The opportunities available

Because this school has an extensive list of clubs to join and involved athletic and performing arts programs, every student can participate in an extracurricular of their interest and find a way to enjoy their time at school. By joining these extracurricular, students have the option to meet new people and build new friendships. This also makes the school welcoming and inclusive to all students. “You’re going to find a group that you’re going to gel with and people are always ready to welcome people in,” Cresham said.

Being in class can often be boring and it can become hard to concentrate for such a long period of time. Students need more interactive activities in class to have a more positive impact on the learning environment. “I notice that when I listen to teachers lecture all day I get bored and I become reluctant to want to go to class but when we do more hands-on activities in class I have more interest in going,” Erd said.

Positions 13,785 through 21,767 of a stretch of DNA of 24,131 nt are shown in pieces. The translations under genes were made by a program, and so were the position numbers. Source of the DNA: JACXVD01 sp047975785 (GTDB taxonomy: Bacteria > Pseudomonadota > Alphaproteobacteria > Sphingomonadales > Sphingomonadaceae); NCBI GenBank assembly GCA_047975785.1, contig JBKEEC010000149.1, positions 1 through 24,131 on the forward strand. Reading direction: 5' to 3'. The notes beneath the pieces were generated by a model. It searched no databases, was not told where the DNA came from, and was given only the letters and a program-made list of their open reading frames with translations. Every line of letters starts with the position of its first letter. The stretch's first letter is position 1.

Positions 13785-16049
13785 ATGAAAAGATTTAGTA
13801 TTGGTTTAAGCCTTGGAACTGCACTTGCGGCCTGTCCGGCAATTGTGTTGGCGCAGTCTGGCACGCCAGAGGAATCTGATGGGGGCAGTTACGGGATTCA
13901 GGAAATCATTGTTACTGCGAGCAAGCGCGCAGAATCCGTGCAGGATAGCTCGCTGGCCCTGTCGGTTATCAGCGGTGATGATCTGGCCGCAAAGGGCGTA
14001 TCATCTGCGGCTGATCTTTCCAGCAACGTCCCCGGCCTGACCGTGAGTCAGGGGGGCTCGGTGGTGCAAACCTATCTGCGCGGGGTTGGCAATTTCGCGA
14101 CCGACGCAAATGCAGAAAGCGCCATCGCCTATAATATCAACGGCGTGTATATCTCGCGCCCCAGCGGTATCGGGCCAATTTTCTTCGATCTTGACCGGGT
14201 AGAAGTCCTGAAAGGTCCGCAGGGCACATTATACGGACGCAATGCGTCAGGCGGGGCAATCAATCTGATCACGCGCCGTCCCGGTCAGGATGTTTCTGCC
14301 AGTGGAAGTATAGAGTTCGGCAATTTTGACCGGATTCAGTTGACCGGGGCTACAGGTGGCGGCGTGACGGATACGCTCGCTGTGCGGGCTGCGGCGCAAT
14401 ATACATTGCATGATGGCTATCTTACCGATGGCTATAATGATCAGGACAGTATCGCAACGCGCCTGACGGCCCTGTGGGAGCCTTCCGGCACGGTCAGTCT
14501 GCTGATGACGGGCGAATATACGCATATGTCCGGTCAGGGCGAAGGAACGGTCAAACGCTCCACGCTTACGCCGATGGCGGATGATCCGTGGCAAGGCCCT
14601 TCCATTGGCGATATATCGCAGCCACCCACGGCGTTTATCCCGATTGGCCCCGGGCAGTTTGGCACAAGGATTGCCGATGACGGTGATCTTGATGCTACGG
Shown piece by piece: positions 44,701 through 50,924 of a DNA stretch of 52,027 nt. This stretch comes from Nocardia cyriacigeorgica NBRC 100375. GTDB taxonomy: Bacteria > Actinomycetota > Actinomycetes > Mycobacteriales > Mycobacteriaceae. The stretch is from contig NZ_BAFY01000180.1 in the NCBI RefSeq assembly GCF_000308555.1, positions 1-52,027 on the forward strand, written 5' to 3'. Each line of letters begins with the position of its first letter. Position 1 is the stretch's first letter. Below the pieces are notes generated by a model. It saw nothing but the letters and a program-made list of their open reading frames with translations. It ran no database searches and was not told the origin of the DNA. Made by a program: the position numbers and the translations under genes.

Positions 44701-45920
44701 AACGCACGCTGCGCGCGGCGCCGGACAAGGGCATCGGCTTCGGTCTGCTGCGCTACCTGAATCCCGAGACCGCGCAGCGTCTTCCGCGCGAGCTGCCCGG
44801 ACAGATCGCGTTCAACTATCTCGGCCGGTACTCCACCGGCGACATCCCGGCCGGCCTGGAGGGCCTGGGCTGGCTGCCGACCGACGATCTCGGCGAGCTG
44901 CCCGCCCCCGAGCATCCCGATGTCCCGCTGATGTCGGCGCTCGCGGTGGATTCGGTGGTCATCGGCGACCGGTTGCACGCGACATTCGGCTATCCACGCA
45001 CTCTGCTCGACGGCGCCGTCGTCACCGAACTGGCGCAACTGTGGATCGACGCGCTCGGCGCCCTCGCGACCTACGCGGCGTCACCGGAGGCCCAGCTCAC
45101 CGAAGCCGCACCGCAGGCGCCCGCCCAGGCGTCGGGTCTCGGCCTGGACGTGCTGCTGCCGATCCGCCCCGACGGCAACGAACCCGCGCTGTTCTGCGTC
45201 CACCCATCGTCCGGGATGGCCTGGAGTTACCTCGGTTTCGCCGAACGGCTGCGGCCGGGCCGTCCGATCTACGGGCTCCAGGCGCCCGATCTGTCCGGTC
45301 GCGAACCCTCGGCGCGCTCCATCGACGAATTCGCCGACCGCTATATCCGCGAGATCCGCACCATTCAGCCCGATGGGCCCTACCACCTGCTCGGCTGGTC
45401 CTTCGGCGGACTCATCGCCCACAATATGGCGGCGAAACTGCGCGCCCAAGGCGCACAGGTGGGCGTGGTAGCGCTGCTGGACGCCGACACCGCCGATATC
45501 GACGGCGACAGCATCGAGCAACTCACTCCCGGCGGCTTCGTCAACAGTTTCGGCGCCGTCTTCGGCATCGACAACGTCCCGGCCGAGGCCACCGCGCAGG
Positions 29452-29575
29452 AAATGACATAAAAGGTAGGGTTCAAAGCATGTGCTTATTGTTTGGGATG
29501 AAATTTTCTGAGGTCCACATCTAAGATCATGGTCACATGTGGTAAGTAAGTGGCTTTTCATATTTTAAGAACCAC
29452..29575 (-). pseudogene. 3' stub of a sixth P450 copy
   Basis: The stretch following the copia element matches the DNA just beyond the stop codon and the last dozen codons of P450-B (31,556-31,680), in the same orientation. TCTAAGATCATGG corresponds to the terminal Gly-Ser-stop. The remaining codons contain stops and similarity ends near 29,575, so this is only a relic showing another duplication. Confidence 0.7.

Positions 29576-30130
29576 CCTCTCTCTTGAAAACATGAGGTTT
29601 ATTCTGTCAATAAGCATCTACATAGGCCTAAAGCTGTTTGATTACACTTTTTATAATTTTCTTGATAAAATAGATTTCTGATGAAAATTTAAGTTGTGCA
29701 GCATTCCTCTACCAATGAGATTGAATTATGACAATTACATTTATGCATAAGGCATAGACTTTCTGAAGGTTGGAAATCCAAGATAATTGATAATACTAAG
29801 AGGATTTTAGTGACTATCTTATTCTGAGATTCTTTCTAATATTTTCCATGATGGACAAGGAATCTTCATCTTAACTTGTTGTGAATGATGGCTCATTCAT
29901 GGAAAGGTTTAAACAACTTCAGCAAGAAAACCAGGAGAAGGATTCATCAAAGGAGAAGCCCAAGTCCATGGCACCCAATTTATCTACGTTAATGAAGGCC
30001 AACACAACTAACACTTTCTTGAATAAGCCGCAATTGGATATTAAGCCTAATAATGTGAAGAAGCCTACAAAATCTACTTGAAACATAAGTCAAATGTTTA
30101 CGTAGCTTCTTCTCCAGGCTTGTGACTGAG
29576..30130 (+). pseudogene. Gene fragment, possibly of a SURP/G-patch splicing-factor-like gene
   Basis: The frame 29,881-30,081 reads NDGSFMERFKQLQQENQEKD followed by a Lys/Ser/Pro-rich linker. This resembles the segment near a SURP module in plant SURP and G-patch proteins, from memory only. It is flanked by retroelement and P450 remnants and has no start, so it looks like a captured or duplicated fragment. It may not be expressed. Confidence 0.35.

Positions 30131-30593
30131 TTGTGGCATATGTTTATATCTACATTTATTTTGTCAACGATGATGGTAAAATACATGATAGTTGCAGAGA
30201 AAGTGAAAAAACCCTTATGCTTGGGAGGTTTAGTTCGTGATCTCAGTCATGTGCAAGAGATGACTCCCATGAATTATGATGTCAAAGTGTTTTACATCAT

Spirit at our School

The spirit level at this school is lacking, especially compared to other schools in the area. Only a portion of the school dresses up for spirit week and people leave pep rallies early, creating an unenergetic environment. “In the time I have been at Wootton, I haven’t been exposed to the most spirit. People don’t seem to care that much about how spirited they are and I think that makes school less exciting,” Chavoshi said.

There’s little support

Similarly, students, parents and teachers don’t often go support each other at sports games or school performances. Often times, it is because people are too busy with homework or their own extracurriculars to attend other events, leaving many events without any audience or fans. Morale is then lowered and the community feels less pride in the school. “At my baseball games, very few people come to support us and cheer us on while we play and I feel like I notice that at most school activities,” sophomore Jack Mehler said.